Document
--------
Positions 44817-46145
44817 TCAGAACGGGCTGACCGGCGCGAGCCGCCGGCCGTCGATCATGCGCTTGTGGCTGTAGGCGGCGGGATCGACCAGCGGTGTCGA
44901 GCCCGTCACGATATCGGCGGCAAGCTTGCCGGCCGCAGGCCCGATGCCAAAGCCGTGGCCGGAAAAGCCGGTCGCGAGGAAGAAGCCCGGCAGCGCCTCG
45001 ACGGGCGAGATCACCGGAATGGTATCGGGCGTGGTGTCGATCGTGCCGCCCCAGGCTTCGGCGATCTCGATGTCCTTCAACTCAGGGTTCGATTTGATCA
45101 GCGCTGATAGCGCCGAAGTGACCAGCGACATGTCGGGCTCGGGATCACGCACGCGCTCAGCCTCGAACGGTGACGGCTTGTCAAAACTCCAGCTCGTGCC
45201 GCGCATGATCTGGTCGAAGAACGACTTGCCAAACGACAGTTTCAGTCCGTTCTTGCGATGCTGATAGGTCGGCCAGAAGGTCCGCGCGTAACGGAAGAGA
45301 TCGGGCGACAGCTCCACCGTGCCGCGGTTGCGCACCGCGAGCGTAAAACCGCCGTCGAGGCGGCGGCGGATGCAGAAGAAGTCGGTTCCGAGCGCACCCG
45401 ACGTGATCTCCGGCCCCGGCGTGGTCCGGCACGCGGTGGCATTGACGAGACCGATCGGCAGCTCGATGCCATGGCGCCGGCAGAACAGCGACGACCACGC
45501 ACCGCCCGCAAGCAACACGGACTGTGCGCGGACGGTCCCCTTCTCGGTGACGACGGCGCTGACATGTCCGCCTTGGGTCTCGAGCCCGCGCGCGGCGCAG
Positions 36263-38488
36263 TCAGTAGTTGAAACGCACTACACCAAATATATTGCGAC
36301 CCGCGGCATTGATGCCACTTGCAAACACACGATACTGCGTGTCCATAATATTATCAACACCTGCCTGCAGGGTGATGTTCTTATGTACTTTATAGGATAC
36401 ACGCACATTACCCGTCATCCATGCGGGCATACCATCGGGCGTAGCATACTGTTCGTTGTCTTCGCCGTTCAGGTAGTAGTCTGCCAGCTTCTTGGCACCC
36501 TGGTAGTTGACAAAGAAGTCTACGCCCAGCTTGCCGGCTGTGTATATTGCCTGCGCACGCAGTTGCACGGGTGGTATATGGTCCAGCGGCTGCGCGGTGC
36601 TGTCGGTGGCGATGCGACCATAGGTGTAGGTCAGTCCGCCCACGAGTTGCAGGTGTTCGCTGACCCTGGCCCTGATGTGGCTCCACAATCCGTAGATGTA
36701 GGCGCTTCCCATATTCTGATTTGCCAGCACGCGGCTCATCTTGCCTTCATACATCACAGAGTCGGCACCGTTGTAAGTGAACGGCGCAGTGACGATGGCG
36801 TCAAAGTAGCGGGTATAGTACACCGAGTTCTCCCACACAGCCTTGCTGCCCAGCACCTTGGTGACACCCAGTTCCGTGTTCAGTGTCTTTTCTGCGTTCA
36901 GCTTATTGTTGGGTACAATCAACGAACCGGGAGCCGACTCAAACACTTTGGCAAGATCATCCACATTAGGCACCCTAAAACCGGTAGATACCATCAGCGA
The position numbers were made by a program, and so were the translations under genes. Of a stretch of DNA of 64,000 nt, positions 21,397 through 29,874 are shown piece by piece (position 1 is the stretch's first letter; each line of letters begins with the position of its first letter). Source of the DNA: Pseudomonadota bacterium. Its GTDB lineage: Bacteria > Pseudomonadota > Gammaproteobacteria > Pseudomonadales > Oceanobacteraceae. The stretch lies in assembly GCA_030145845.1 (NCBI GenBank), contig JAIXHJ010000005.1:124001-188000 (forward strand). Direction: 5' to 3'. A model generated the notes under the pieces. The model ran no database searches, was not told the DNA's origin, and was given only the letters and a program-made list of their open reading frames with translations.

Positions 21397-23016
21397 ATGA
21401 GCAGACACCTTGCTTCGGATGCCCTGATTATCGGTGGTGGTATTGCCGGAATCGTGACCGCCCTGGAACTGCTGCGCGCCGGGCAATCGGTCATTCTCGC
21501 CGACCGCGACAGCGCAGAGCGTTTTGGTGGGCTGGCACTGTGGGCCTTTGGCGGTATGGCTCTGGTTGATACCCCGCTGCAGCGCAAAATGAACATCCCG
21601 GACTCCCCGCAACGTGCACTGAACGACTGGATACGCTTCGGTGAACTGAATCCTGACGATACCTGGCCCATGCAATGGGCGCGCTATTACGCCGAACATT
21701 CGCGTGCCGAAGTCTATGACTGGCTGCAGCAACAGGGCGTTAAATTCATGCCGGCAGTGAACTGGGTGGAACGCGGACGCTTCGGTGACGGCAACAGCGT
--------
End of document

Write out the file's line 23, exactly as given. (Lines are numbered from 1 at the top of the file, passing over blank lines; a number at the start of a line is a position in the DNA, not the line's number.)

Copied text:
21501 CGACCGCGACAGCGCAGAGCGTTTTGGTGGGCTGGCACTGTGGGCCTTTGGCGGTATGGCTCTGGTTGATACCCCGCTGCAGCGCAAAATGAACATCCCG